During my time, it used to be a big deal graduating with a university degree. Nowadays, one degree is not enough anymore. There are those who stay in school up to their late 20s just to get their Masters and PhD. Such intellectual and academic pursuit among the younger generation is indeed a good sign of progress. However, mass quantity does not guarantee quality.

The deteriorating standards of education in Malaysia have been a public concern for many years. The effects are starkly reflected in the tertiary levels. Common complaints about undergraduates among employers especially in the private sector these days include poor language skills (particularly English), lack of problem solving skills and communications skills.

While all these skills can be nurtured to a certain point in school, problem solving and communications skills are better learned through experience. However, the Malaysian education system is still so academically driven that such soft skills are often not prioritised in the school syllabus. The delusion that academic skills are the most important to make it in the working world still grips the general mentality of many parents, and how can they be blamed when there is hardly any alternative that are tried and tested in this country?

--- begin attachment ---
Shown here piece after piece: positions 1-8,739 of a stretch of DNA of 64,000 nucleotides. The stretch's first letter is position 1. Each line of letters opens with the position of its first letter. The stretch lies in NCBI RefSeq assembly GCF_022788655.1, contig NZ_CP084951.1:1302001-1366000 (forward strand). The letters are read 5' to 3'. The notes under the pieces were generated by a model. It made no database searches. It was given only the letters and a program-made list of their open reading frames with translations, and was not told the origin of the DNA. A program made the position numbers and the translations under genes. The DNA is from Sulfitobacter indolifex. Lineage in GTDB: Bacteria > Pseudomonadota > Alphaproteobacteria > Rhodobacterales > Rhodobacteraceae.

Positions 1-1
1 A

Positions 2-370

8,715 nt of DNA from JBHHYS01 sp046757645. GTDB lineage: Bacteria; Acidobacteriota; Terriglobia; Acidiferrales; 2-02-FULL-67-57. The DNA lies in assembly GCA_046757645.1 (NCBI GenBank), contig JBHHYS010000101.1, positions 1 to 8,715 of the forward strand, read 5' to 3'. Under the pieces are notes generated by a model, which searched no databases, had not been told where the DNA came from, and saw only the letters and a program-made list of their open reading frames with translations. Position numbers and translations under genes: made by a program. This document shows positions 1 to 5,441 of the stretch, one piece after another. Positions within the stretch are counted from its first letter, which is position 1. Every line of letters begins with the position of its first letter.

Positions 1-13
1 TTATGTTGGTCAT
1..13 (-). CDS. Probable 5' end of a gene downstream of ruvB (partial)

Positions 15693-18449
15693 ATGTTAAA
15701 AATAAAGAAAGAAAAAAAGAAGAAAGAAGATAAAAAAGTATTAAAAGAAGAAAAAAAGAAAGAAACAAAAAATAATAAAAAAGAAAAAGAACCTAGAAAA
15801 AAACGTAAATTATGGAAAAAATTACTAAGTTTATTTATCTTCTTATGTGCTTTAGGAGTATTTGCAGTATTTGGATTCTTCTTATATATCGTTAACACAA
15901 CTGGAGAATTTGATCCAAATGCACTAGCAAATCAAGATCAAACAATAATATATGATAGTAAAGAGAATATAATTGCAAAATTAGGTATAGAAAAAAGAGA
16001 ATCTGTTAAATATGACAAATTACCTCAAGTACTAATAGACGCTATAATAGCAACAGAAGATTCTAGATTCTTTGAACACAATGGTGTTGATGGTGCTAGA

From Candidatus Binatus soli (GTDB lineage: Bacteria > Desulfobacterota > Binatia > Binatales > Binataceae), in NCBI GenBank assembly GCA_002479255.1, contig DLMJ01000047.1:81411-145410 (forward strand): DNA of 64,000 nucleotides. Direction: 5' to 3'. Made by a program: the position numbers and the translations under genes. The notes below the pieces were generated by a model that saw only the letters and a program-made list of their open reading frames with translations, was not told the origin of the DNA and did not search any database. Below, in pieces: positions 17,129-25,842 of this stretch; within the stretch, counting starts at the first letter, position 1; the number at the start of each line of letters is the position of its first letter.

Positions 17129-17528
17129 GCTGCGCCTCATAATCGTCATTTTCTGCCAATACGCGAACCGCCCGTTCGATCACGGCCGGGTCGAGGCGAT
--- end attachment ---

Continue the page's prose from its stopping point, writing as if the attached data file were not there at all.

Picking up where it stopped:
There is no denying that knowledge is empowerment but in the real world, it takes more than just knowledge to make things happen, among them are creativity and attitude. Besides the shortcomings mentioned earlier, many undergraduates these days have been cited to take little initiative or have a negative attitude. Some may say that creativity is subjective but they cannot refute that bad attitude is largely due to upbringing. With such lackadaisical attitude, not even a first class in PhD can save you from getting the boot.

The notion that paper qualification is the stepping stone to getting a good start in your career still rings true. However, it does not guarantee success. In essence, there is more to what makes an outstanding employee than just pieces of certificates. The way forward should be aiming to be an all-rounder in having the right qualifications and attitude as well as soft skills. Of course, working hard doesn’t hurt either.

So, perhaps parents who are too hard on their children to score the perfect 10 As might want to relook at their parenting strategy. Are they raising a computer that outputs data or a human being who can think and act on their own to get the job done?

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